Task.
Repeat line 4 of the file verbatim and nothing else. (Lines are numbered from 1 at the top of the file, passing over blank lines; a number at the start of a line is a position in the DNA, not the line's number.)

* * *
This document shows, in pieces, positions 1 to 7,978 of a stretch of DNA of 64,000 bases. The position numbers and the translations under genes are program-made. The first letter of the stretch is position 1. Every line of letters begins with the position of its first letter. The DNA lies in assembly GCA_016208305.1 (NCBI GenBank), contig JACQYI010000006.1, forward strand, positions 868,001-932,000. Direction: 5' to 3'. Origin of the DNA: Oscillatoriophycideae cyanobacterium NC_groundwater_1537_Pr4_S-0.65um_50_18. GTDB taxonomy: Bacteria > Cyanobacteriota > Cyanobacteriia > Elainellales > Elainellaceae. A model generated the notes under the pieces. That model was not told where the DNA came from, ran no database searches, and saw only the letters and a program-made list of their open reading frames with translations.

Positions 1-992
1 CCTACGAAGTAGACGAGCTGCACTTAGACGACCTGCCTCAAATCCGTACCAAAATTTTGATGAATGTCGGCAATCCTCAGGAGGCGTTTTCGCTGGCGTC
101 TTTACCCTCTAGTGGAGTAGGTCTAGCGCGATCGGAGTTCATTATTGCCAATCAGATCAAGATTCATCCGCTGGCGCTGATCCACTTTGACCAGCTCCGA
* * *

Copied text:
101 TTTACCCTCTAGTGGAGTAGGTCTAGCGCGATCGGAGTTCATTATTGCCAATCAGATCAAGATTCATCCGCTGGCGCTGATCCACTTTGACCAGCTCCGA